Honestly, till before I bought my camera, I was never inclined in watching birds or identifying them, I did know a few species that were common but nothing more than that. Its the camera’s advent in my life and simultaneously friends like Shail, IHM and Sangeeta that I slowly but surely started identifying the birds. Once into the identifying thing, I realised how little we took notice of such pretty creatures, even though some of them were so near us we knew so little about them. After beginning to identify thanks to these buddies, internet and FB Group like the Indian birds, I have noted that as many as 19 different species visit my garden!!!! I never knew so many different fella’s actually came about to take a look at me every year!

The Birds of Indian Subcontinent (book), internet amazingly aided in the keen interest that was not developing. In fact since I started noticing these birds and I am thankful once again to my lovely friends Shail, Ihm and Sangeeta for this I have realised that every step I take outdoors is now so much more interesting than before, that so many of these fellas are there to be looked at, identified and noted albeit in the mind!

The day my friend Nitinbhai sent me the details of the Bird Conservation Society of Gujarat’s program of bird watching in Kutch I had decided that I was going to go. It was a total no-brainer, I knew that perhaps the best season is probably still about 50 days away but I wanted to find out the places where to look more than anything. What I did not anticipate was the fact that I was going to be amidst a crowd of hard core bird watchers (read lovers), Ornithologists, Botanists, Conservationalists and Environment activists!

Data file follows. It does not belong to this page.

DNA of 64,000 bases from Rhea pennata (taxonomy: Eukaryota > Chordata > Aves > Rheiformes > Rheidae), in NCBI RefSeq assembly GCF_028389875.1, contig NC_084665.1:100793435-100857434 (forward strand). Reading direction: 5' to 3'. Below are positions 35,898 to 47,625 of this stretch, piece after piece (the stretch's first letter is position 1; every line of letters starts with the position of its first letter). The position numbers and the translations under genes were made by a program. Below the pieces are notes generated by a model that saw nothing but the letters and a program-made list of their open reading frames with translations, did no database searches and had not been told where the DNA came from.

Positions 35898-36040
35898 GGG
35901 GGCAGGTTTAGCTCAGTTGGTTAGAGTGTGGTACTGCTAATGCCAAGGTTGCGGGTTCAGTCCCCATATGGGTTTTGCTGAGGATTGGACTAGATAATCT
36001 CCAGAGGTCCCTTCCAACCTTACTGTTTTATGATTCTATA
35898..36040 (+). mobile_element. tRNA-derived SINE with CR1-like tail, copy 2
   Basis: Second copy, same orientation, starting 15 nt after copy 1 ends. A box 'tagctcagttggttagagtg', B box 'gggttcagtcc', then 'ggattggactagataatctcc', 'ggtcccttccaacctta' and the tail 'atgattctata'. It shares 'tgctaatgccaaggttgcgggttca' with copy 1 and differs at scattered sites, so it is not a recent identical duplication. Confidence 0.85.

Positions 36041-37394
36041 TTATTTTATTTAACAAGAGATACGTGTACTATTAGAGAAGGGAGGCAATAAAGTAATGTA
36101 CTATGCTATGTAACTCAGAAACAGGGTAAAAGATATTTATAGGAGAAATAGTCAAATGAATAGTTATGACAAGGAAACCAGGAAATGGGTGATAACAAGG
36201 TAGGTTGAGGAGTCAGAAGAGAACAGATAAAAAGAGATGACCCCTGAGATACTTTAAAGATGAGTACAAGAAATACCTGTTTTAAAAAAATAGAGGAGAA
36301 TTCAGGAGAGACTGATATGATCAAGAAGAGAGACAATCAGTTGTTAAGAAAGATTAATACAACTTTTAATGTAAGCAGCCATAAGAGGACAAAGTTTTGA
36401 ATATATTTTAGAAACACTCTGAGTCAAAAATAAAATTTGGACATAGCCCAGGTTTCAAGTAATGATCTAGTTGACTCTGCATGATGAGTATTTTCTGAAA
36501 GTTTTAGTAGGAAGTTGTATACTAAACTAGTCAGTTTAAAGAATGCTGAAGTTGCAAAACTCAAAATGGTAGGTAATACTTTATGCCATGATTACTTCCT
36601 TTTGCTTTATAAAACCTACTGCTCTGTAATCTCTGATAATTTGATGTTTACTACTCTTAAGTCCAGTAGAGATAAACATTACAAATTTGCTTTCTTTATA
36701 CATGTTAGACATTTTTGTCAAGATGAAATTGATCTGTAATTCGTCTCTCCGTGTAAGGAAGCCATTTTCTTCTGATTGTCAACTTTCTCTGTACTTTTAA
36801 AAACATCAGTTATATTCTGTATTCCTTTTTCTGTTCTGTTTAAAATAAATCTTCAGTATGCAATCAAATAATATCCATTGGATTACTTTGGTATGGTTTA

It was fascinating to listen to these folks either when I asked them something or whilst they conversed with each other. To be frank I felt tiny, there was so little I knew about the world around us and I wondered what the hell was I doing all this while? So many questions never arised in my mind about how what happened and why? The finer details of all things around us amazed me and that there are so many people who actually look out for these things and appreciate it and try to understand solve the puzzle is surely something to be appreciated.

I also met one very senior bird watcher, Mr Shantilal Varu, apparently he has been keenly into bird watching and record keeping since over 50 years!!!! I found it quite staggering really, in an age when no such bird books were available as easily, there was no internet how this gentleman went about watching birds and identifying them. Fortunately for me, he was in our jeep at all times during this trip and I absolutely was amazed by the amount of knowledge the man had gathered about birds from so many years of observing them, he could tell us their traits, flight patterns, their call types and so much more. Also he would just not guess any bird unless he got a clear sight of it. Everything thing he saw, he would carefully note it down in small writing pad he had at all times. He then regularly transfer’s all this records into a diary that he maintains which could be useful for bird record keeping! Quite intriguing to me how much a man can love something and how dedicated and disciplined he becomes thanks to it. Simple pleasures of life I guess are just around us, its only about when do we realise them!


All in all I must confess I am falling in love with this activity, yes, perhaps I will never be as dedicated to this one thing or be very disciplined about record keeping and yet I must say this bird watching is enthralling. 🙂

Since we are onto the bird watching theme, here is one passage migrant, a first timer for me, Red Backed Shrike, that Mr. Shantilal helped me identify. This Red Backed Shrike is a carnivorous passerine bird of the Shrike family, also known as the butcher bird for the way it consumes its prey. You can visit here to see how it holds its prey and eats it. This bird breeds in most of Europe and western Asia and winters in tropical Africa. Whilst it makes its journey to Africa for about a month in September you can spot them in Kutch! Amazing traveller these birds are I tell you! Here are a few shots of it that I managed to capture! 🙂